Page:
In the recent past, the Indian outsourcing industry has become extra efficient and their brand value sucks most good resources available in the market. Infrastructure cost is shooting up like anything in India and it appears quite unlikely that these rapid market dynamics featured in the original business plans which paved the way for captive centers in India.To give you a sense, the cost of commercial office space in Bangalore has quadrupled within the last 4 years (2002-2006)!! Lack of experience handling these situations in India is proving fatal to most of the existing captive centers.

Given the trend where in captive centers are failing, outsourcing partners need to think on how they can leverage this situation to their advantage. This is a big opportunity for them to get work which could have gone to a captive center if not for the stumbling blocks we discussed a while ago.

Broadly, I believe that there are two major areas which would give maximum marginal utility towards this goal. One could leverage the flexibility possible with the current delivery models and also consider improving the safeguards offered to the client. Hybrid models like BOT (Build-Operate-Transfer) give more flexibility to the client in terms of deciding the extent of his control and at the same time bring in the advantages of having an established partner to setup the center.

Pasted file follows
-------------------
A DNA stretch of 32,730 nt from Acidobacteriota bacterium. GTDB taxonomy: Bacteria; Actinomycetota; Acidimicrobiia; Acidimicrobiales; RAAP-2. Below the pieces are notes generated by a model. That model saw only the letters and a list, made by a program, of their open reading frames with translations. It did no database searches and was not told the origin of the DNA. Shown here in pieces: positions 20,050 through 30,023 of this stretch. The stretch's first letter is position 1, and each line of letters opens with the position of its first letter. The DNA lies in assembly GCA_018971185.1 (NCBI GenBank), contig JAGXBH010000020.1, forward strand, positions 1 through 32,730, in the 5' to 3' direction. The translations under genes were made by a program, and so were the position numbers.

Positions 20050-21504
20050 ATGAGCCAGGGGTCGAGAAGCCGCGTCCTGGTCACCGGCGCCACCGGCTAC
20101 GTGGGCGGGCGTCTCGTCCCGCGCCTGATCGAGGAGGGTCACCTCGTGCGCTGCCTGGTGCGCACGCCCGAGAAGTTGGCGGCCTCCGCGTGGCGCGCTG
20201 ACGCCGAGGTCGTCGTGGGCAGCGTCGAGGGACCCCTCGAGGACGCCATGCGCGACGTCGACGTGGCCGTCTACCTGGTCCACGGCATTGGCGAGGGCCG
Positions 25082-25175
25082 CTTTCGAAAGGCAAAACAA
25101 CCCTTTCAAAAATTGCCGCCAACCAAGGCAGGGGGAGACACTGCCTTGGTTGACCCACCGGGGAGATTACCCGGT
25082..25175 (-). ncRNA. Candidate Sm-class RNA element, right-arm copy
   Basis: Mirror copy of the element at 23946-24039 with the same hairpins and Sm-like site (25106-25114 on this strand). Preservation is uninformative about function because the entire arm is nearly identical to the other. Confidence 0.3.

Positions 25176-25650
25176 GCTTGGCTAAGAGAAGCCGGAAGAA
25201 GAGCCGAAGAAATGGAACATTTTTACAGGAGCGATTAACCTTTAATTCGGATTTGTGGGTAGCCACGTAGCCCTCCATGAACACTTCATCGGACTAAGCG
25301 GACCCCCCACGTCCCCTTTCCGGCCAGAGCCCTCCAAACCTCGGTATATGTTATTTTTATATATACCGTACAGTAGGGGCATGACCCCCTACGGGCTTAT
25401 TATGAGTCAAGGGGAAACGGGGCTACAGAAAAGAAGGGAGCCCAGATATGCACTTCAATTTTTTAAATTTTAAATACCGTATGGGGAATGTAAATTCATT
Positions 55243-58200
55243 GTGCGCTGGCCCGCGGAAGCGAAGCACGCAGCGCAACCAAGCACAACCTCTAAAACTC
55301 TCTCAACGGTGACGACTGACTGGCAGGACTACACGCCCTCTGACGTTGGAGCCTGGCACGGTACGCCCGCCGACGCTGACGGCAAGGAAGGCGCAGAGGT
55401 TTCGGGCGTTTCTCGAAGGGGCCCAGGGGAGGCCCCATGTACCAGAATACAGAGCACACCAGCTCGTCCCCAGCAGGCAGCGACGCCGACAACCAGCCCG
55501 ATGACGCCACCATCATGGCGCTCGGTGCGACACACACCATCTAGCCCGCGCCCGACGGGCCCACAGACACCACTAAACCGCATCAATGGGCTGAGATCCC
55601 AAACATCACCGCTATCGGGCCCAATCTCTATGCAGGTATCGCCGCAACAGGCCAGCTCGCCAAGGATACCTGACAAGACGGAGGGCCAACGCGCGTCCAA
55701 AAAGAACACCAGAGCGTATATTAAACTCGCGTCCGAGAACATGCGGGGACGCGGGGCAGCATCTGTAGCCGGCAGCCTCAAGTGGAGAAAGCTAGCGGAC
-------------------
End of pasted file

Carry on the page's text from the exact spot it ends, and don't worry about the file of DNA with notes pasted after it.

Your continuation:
ESPs need to have stricter security norms in place – internationally recognized practices like BS7799 really help boosting the customer’s confidence. (It may be noted that Europeans have higher risk appetite in starting captives than the US companies that show more outsourcing willingness. BS7799 comes from UK reaffirming that part of the world’s extra sensitiveness in security issues)

ESPs in India should send out right signals to the clients by ensuring secure transactions, investing on a continuous effort to safeguard IP and provide data protection through the enforcement of appropriate policies, procedures and work culture.Security breaches should not be taken lightly and immediate action need to be taken to rectify the damage and also to mitigate the root causes.

Tech Tags: Captives, Outsourcing,ESP, Offshoring, BOT, Critical Mass


6 Responses to “Analysis: Failing Captive Centers”